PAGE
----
We have a long history of recycling and sustainable construction here at Jodrell Bank. Although in the early days this wasn’t a conscious ethical choice as it is today, but the only way of getting anything built. A post-war necessity to make do and mend.
Above: ‘Friday September 30th: The rack was lifted yesterday morning to the top of the northern tower! It’s a splendid sight and still looks big even at that height.’ From Lovell’s construction diary, 1955. Image copyright University of Manchester
In the late 1940s and 50s much of the scientific equipment on site was built by the scientists themselves, endlessly repurposing existing bits of kit with the help of mallet, soldering iron and chicken wire. Today we might call this ‘upcycling’ or ‘circular economy’, but Jodrell scientist Barrie Rowson, in an oral history interview with us, described it more practically:
‘The Green Huts were something of an institution because when you got some equipment that wouldn’t work and you decided to rebuild it again you’d dump it in the Green Huts. And the Green Huts were therefore a source of spare parts – we were a bit short of money, of course, and you couldn’t buy the components you wanted – so you’d fish around in the Green Hut and see if you could find somebody else’s chassis which you could strip down…’
Radio astronomy was a brand-new science, so there weren’t yet any purpose-built instruments, however, a huge amount of radar equipment built during the war was now surplus to requirement. Aerials, transmitters and receivers were literally lying around in airfields and cluttering up army bases. So when Bernard Lovell enquired about borrowing some for his new venture at Jodrell Bank his old army bosses were more than happy to oblige.
Above: A folder of photographs and papers about surplus radar apparatus, sent from the RAF and Ministry of Supply to Jodrell Bank in the late 1940s, is held in the Jodrell Bank Archive at the University of Manchester Library (JBM/11/2/radar)
This apparatus was technically on loan, but Lovell and his colleagues quickly got to work disassembling and reassembling it into new forms, so in the end little could be returned in one piece. The ‘searchlight aerial’, so called because it was built on top of a searchlight base and therefore could be tilted in all directions (perfect for studying meteor showers), is a case in point. The RAF wrote to Lovell asking for it to be returned, but Lovell politely deterred them, citing the ground-breaking science that the equipment was involved in. The military never did get their searchlight back and the remains of the base are still on site today.
Above: The searchlight aerial in 1947 (left), and the remains of the searchlight base today (right), Grade II listed and part of the fabric of the Jodrell Bank World Heritage Site. Copyright University of Manchester.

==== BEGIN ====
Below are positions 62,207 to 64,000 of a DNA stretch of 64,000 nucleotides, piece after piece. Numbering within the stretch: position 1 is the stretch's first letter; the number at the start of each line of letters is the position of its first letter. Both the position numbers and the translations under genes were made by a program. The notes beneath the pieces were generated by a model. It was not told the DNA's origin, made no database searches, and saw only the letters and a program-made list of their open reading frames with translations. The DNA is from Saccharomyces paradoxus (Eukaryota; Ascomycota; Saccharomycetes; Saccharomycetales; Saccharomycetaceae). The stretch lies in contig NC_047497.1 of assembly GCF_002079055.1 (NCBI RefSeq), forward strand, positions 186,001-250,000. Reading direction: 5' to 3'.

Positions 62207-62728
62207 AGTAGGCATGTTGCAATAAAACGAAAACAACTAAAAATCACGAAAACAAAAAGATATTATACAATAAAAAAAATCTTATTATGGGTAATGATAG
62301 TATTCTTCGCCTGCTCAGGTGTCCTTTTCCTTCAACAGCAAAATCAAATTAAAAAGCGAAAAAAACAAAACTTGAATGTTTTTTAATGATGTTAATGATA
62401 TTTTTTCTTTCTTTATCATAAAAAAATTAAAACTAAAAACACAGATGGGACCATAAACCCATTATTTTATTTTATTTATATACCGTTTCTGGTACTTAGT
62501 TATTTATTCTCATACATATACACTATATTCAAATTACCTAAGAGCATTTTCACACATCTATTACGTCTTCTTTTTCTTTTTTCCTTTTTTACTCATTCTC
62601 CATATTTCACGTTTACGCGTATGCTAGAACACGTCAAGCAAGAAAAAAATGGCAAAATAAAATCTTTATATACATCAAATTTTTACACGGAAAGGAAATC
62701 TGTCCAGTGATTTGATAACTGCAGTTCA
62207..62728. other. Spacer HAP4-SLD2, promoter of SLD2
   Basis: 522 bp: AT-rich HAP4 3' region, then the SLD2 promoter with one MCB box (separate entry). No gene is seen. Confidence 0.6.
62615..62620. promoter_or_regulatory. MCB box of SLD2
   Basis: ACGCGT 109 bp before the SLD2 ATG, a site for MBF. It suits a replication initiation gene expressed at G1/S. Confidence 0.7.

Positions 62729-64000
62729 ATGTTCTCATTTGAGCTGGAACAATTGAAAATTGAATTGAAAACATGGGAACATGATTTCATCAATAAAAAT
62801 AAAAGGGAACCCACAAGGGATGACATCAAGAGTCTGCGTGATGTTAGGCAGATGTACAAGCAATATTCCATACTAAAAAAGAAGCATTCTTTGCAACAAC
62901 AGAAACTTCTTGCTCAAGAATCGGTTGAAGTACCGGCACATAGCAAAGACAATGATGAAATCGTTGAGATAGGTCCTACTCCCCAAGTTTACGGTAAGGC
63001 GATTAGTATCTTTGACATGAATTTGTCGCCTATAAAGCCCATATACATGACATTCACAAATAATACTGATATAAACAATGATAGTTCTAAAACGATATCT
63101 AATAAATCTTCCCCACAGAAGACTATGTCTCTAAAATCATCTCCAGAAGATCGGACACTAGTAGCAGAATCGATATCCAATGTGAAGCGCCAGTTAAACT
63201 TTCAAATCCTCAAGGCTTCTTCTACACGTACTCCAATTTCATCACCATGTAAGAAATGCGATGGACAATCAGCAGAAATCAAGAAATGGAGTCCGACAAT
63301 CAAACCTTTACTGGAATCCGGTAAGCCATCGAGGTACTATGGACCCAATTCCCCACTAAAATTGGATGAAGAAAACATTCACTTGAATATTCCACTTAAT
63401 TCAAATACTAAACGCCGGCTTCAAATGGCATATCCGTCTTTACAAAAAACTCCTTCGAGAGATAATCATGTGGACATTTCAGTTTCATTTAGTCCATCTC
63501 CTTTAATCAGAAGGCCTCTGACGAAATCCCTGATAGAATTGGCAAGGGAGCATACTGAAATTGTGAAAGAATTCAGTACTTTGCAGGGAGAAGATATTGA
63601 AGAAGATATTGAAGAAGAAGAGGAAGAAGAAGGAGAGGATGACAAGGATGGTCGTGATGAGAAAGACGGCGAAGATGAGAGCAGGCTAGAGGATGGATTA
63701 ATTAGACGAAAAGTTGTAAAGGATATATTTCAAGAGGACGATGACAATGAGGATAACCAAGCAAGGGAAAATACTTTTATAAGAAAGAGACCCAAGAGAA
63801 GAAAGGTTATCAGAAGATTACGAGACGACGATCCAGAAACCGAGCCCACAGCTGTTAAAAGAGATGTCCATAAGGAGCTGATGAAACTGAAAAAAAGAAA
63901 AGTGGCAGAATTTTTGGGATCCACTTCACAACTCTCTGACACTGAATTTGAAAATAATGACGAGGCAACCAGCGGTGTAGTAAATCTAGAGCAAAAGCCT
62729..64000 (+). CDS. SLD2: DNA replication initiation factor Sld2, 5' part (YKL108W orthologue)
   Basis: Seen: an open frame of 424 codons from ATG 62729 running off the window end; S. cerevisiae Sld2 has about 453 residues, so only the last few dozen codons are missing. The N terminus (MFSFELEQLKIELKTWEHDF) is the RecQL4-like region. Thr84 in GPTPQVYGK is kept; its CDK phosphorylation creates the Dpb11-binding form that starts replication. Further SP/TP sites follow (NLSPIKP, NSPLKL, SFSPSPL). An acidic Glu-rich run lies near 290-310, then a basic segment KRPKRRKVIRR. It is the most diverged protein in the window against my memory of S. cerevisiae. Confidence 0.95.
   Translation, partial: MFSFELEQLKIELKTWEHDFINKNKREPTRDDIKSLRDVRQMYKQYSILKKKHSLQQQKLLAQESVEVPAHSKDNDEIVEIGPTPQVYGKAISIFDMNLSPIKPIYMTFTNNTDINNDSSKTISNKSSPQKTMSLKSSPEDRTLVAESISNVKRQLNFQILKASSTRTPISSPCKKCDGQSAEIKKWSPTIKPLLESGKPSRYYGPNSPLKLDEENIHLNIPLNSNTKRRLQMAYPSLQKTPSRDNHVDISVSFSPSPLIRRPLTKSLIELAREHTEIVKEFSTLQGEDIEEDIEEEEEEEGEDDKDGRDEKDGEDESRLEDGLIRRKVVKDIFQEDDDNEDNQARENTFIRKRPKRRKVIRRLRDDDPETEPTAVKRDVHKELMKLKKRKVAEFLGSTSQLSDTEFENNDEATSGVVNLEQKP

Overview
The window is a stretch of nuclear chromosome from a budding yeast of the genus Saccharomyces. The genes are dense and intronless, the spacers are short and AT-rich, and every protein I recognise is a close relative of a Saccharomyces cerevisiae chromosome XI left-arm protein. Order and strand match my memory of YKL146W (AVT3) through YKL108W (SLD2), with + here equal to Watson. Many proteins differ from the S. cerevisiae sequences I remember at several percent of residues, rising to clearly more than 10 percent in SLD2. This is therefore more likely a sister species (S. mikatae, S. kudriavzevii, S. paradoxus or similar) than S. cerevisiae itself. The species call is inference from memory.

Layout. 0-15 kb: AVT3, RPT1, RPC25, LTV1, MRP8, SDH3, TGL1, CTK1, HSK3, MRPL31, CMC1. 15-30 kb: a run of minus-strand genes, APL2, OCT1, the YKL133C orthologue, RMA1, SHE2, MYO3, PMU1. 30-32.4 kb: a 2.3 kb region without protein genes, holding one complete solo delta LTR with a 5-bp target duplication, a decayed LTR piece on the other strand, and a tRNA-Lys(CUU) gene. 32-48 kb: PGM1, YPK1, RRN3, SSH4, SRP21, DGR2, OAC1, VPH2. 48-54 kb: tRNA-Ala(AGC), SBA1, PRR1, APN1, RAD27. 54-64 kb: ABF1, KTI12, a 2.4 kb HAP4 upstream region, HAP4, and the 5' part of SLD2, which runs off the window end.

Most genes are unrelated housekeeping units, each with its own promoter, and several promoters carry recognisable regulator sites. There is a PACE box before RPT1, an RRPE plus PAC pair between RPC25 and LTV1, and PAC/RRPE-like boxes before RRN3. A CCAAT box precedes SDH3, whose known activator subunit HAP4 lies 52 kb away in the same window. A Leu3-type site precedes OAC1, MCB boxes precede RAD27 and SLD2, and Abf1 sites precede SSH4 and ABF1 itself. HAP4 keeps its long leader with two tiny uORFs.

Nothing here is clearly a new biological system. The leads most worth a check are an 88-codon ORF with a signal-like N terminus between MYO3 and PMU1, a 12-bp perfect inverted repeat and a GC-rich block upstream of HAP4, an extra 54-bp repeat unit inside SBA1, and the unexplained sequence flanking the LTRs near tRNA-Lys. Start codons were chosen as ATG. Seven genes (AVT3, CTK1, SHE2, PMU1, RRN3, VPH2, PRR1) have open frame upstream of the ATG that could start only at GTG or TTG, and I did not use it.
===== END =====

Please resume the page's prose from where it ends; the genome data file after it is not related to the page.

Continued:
But perhaps the most impressive example of this is in the Lovell telescope itself. This was the first fully purpose-built instrument on site and arguably marked the end of the make-do-and-mend era at Jodrell Bank. However, in 1951 when the telescope was being designed, raw materials were still at a premium and the cost of manufacturing so many bespoke components was prohibitive.
One such challenge was the enormous and yet high-precision gear racks required to tilt the telescope. Patrick Blackett, Lovell’s senior at the University and an ex-naval officer, pointed out that the problem was similar to controlling the gun of a battleship. Less than a month later the engineers had procured three 25ft-diameter gun turret racks from a shipbreakers yard; one from the HMS Royal Sovereign and two from the HMS Revenge. At a total cost of £1,000 this was bargain, compared to the several thousand it would have cost for them to be manufactured from scratch. And although it would be another four years before they were finally hoisted into the streel frame of the telescope, as Lovell put it in his autobiography Astronomer by Chance; ‘they lay in and near our workshop for many years as a symbol of hope that was to be long in realisation.’
Above: HMS Revene during the Second World War.
These components are still in the telescope today and we’re excited to be able to highlight this story in the new exhibition we’re planning for the First Light Pavilion. A section from the spare gear rack will be mounted in the exhibition hall. This huge arc of steel forged over 100 years ago, that saw service in the Battle of Jutland and played a pivotal part in the history of radio astronomy, will have another life, telling the story of sustainable construction at Jodrell Bank and providing inspiration for the challenges of today.